“Within he felt that faint stirring of derision for the whole business of life which is the salt of the American mentality. Outwardly they are sentimental and enthusiastic and inwardly they are profoundly cynical.”

“Well, anyhow, the practical outcome of all these damn democratic ideas, is that men of our quality -- yes, damn it! we have a quality -- excuse themselves from the hard and thankless service they owe -- not to the crowd, Dick, but to the race. (Much good it will do is to shirk like that in the long run.) We will not presume, we say, no. We shrug our shoulders and leave the geese, the hungry sheep, the born followers, call them what you will, to the leaders who haven't our scruples. The poor muts swallow those dead old religions no longer fit for human consumption, and we say 'let 'em.' They devour their silly newspapers. They let themselves be distracted from public affairs by games, by gambling, by shows and coronations and every soft of mass stupidity, while the stars in their courses plot against them. We say nothing. Nothing audible. We mustn't destroy the simple faith that is marching them to disaster. We mustn't question their decisions. That wouldn't be democratic. And then we sit here and say privately that the poor riff-raff are failing to adapt themselves to those terrible new conditions -- as if they had had half a chance of knowing how things stand with them. They are shoved about by patriotisms, by obsolete religious prejudices, by racial delusions, by incomprehensible economic forces. Amid a growth of frightful machinery...”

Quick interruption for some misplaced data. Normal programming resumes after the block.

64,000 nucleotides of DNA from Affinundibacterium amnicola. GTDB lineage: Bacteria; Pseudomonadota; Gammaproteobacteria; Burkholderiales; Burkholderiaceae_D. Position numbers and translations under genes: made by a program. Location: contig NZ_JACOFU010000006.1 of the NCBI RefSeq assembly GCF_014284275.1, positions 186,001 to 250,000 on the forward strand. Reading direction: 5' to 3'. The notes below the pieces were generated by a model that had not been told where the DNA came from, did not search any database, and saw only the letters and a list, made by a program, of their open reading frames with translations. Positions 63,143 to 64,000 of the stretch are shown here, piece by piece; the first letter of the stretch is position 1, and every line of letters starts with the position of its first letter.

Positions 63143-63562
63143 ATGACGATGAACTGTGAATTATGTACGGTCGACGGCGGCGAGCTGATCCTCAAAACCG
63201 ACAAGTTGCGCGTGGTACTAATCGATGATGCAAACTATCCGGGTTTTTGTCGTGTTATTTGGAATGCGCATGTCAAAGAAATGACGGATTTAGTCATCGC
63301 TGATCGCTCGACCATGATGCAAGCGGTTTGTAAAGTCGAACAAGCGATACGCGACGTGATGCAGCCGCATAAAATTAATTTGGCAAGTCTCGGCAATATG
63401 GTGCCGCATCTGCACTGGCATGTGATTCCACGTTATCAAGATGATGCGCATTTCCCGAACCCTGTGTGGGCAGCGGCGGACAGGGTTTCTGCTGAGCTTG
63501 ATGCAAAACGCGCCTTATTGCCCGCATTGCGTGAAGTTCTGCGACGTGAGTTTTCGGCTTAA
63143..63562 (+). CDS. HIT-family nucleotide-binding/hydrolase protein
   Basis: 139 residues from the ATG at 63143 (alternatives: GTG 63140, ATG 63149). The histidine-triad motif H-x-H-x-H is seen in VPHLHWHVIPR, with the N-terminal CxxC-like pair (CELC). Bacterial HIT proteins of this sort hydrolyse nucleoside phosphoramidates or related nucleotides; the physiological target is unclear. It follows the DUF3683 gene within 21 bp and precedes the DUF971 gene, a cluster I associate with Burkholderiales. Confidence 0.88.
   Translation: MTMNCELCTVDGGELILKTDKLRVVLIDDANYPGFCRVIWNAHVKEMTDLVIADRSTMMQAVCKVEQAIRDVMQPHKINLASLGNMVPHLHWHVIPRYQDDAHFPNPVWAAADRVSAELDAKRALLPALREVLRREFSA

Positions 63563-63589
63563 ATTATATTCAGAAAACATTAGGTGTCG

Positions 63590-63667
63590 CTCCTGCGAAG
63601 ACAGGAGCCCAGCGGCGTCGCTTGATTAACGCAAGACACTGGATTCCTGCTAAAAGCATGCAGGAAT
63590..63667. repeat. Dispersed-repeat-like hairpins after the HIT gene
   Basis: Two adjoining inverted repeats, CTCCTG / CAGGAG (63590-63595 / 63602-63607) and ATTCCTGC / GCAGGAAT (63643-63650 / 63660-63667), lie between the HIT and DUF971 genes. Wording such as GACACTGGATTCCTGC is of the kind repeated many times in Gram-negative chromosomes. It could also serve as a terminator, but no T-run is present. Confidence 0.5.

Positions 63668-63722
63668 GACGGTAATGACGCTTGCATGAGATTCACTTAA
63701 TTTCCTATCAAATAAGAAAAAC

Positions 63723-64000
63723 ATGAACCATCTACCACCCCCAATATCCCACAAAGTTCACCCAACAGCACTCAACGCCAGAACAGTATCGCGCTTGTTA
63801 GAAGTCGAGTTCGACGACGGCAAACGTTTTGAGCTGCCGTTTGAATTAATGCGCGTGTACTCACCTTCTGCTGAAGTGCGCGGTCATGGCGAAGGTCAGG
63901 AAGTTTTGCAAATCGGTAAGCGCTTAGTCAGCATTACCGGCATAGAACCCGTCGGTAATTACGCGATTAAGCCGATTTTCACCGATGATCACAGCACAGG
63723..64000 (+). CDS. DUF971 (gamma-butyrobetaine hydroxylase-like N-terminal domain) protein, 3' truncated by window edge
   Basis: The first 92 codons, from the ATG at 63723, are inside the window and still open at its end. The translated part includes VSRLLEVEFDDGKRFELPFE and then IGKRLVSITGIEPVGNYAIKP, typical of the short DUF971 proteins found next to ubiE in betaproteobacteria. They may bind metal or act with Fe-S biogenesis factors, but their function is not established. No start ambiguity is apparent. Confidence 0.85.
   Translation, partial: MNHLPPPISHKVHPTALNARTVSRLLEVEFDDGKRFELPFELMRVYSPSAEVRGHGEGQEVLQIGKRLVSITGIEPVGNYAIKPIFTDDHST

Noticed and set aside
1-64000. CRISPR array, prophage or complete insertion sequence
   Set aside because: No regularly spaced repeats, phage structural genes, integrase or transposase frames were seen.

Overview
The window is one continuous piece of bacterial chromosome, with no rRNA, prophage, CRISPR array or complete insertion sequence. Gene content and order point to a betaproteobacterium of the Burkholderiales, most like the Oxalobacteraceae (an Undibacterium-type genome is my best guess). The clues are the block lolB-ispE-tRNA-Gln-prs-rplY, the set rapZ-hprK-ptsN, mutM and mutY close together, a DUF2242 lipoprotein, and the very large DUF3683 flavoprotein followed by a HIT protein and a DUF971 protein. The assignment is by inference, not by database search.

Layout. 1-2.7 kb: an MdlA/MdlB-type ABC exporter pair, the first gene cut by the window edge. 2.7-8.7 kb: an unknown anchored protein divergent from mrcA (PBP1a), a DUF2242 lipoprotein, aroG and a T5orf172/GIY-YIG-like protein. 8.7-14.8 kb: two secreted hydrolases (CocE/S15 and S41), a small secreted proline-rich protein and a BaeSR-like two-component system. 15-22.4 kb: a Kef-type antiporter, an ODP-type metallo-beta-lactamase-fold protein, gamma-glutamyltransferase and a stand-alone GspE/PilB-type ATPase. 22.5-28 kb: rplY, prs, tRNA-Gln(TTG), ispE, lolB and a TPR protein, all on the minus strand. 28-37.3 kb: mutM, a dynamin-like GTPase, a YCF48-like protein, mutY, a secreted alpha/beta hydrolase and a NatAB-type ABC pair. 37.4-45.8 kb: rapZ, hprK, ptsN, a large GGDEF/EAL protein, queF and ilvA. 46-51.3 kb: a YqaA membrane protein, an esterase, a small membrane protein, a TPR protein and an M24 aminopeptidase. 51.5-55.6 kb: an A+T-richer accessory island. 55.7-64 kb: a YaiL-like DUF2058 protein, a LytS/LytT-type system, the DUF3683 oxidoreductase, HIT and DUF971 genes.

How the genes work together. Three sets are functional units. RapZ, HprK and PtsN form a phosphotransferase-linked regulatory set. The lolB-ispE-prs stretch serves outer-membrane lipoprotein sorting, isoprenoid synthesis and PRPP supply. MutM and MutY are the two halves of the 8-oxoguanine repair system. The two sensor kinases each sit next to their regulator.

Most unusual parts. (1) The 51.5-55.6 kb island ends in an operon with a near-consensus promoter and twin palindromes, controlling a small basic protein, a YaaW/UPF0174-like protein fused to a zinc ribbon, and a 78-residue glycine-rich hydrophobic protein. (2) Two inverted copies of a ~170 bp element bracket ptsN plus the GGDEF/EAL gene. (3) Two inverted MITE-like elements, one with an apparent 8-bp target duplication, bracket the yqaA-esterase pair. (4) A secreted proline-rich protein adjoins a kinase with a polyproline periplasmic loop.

“We've got to escape from narrowness. We're a movement, not a conspiracy. We've got to radiate contacts, and have as many people aware of us as possible. That's living, modern common sense.”

“Things were rather larger, more obvious and rougher on the American side, but the issues were essentially the same. The general public voted and demonstrated, but its voting seemed to lead to nothing. It felt that things were done behind its back and over its head but it could never understand clearly how. It never seemed able to get sound news out of its newspapers nor good faith out of its politicians. It resisted, it fumbled, it was becoming more and more suspicious and sceptical, but it was profoundly confused and ill-informed.”

“They despite and hate the government more and more, but they don't know how to set about changing it. The country is dying for some sort of lead, and so far all it is getting is a crowd of fresh professional leaders. Who never get anywhere. Who do not seem to be aiming anywhere. We are living in a world of jaded politics. Poverty increases, prices rise, unemployment spreads, mines, factories stagnate, and nothing is done.”